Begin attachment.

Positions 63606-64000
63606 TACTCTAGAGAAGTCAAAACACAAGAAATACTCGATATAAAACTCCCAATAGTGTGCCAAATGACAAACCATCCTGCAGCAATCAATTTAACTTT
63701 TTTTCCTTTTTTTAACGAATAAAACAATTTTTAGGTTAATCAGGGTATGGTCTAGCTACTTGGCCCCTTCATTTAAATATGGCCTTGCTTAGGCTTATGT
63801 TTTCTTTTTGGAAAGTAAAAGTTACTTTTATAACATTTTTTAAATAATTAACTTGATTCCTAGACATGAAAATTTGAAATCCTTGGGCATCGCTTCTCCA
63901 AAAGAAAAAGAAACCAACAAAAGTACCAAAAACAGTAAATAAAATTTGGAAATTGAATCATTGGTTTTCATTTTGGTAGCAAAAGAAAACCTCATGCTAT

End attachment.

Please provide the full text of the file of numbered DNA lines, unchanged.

Positions 63606-64000
63606 TACTCTAGAGAAGTCAAAACACAAGAAATACTCGATATAAAACTCCCAATAGTGTGCCAAATGACAAACCATCCTGCAGCAATCAATTTAACTTT
63701 TTTTCCTTTTTTTAACGAATAAAACAATTTTTAGGTTAATCAGGGTATGGTCTAGCTACTTGGCCCCTTCATTTAAATATGGCCTTGCTTAGGCTTATGT
63801 TTTCTTTTTGGAAAGTAAAAGTTACTTTTATAACATTTTTTAAATAATTAACTTGATTCCTAGACATGAAAATTTGAAATCCTTGGGCATCGCTTCTCCA
63901 AAAGAAAAAGAAACCAACAAAAGTACCAAAAACAGTAAATAAAATTTGGAAATTGAATCATTGGTTTTCATTTTGGTAGCAAAAGAAAACCTCATGCTAT